The reduction in serum cortisol levels by AG, and to a lesser extent by HDK, leads to a compensatory increase in pituitary production of adreno-corticotropic hormone (ACTH). ACTH stimulates the adrenal glands to produce more adrenal hormone, which, over time, may eventually override the effectiveness of AG therapy. Oral synthetic glucocorticoid medications, such as hydrocortisone (HC), prednisone or dexamethasone will effectively block this secondary ACTH increase. HC is the agent of choice, because AG increases the metabolic breakdown of prednisone and dexamethasone so that much larger doses of these drugs are required over time.23

Since AG inhibits aldosterone synthesis, patients require mineralocorticoid replacement therapy to prevent a deficiency syndrome manifested by dizziness, weakness, weight loss, low sodium, high potassium and low blood pressure upon standing. The concurrent administration of HC at standard replacement doses (30 mg a day, 20 mg in the morning and 10 mg in the evening) provides an adequate level of mineralocorticoid effect for most patients receiving AG.

The pure mineralocorticoid, fludrocortisone (Fluorinef ®) can be used for certain patients with deficiency symptoms that persist despite HC supplementation. The Fluorinef dosage must be titrated to an effective dose that can range from as little as 0.1 mg twice a week up to 0.1 mg per day.

Results using AG + HC in patients with AIPC

Most clinical trials involving AG + HC were published before PSA came into use and before antiandrogen medications were available. In a trial reported by Drago, et al, 7 (16%) of 43 patients with AIPC had an objective response and 24% had disease stabilization with AG. One responding patient remained in complete remission for more than 4 years.24 In 1985, Murray, et al, reported results using AG in 58 patients with AIPC. Objective responses were noted in 11 (19%) patients and stabilization of disease in 6 others (14%). The mean duration of response in all patients was 10+ months. The mean survival in patients who achieved an objective response was 15 months compared to only 4.7 months for those who did not achieve an objective response.25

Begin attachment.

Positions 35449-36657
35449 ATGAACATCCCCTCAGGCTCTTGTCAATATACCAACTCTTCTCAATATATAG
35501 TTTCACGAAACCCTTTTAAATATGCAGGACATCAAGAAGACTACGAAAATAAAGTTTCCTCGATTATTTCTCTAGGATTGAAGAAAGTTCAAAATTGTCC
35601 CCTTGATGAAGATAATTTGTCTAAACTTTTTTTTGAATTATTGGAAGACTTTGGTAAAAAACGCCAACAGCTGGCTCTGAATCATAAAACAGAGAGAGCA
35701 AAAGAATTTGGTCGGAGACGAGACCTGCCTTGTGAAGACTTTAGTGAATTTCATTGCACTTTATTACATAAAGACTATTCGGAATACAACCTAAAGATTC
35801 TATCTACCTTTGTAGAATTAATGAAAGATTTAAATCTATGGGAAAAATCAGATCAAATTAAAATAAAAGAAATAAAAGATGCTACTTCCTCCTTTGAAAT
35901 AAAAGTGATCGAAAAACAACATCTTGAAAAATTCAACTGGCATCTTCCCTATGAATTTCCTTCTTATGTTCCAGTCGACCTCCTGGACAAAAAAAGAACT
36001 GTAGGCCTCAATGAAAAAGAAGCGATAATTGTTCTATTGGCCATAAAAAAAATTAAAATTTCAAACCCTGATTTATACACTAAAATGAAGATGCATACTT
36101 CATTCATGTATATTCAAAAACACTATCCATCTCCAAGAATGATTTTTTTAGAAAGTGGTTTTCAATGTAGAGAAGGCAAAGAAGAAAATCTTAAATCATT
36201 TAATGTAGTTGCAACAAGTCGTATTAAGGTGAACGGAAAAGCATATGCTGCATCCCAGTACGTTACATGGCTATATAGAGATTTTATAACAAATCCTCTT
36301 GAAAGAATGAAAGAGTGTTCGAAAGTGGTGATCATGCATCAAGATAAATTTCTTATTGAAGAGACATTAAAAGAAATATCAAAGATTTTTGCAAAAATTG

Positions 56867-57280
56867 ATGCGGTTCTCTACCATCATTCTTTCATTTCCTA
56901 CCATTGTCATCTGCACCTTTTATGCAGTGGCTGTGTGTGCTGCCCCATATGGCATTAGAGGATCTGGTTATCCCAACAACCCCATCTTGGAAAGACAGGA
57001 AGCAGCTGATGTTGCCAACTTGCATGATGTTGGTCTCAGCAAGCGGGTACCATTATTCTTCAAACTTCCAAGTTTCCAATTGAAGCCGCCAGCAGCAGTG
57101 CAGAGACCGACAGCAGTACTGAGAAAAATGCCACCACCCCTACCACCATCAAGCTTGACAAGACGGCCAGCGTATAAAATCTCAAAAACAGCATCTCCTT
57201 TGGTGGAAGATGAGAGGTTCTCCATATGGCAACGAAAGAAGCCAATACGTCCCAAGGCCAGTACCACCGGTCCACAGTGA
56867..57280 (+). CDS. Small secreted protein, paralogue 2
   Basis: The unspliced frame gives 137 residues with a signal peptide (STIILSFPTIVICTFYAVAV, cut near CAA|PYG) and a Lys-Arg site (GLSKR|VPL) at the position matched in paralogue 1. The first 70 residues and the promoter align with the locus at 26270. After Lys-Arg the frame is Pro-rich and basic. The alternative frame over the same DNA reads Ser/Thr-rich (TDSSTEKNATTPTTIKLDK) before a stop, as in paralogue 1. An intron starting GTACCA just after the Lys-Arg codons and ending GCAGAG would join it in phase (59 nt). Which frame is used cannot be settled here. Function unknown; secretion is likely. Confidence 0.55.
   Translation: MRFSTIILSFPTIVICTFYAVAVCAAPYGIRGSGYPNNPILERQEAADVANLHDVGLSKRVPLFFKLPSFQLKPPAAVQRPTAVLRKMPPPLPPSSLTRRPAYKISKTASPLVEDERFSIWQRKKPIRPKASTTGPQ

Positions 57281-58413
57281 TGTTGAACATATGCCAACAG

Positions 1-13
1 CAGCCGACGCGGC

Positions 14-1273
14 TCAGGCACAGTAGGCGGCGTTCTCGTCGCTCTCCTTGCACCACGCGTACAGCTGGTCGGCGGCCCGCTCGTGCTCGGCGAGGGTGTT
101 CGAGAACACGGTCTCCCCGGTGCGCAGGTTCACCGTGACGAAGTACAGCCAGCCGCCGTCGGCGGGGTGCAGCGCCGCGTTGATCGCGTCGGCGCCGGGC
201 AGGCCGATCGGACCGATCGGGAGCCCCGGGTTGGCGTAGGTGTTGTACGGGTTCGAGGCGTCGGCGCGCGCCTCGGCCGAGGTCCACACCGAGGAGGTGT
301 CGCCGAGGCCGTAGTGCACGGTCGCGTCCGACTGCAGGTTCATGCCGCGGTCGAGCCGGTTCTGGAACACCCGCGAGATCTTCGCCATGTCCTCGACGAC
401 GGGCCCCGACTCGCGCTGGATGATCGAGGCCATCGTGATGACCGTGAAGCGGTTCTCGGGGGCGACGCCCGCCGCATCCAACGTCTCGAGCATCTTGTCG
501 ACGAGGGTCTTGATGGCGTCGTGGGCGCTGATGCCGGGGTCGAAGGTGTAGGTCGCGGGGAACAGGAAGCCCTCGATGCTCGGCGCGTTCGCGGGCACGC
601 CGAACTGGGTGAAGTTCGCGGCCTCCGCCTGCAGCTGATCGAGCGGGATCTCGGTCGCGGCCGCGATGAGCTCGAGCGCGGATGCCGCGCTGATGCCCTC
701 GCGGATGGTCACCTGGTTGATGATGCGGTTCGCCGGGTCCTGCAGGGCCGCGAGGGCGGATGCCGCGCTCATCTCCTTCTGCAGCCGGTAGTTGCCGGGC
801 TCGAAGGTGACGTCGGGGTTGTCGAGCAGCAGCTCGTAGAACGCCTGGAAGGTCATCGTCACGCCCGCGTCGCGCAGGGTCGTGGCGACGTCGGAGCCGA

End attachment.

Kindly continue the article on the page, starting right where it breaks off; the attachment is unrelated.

Dupont, et al reported results using simultaneous flutamide withdrawal and AG + HC. These authors observed an AAWR in 30 of 40 (75%) patients after flutamide was stopped. One patient achieved a complete response, 3 had partial responses and 26 others had stabilization of their disease. The average duration of PSA response was 14.5 months, ranging from 3.6 to as long as 29.9 months. Patients in this study developed PSA progression after a long period of ADT response (average 46.8 months).26

Sartor, et al, reported results with simultaneous flutamide withdrawal coupled with AG + HC in 29 patients. Using a stricter criteria for response of a > 80% decline from baseline PSA, 14 (48%) of 29 patients responded. The PSA level normalized for 4 or more weeks in 7 (24%) of 29 patients. The median PSA nadir was 73% below the pretreatment baseline and the median time to reach the PSA nadir was 40 days (range 0-265 days). Three of 12 patients with measurable disease achieved an objective response (tumor shrinkage on bone scan, chest x-ray or CT scan). Fifteen (56%) of 27 patients who had symptoms referable to prostate cancer reported subjective improvement lasting 4 or more weeks.

The median duration of response in all 29 patients was 4 months. For responding patients, median response duration was 8 months whereas for non-responding patients, median response duration was only 2 months. Median survival duration had not been reached, but was estimated to be 12+ months at the time of the report.27

Dawson AG + HC + AAW + Suramin vs without AAW.28

Patient guidelines for AG + HC: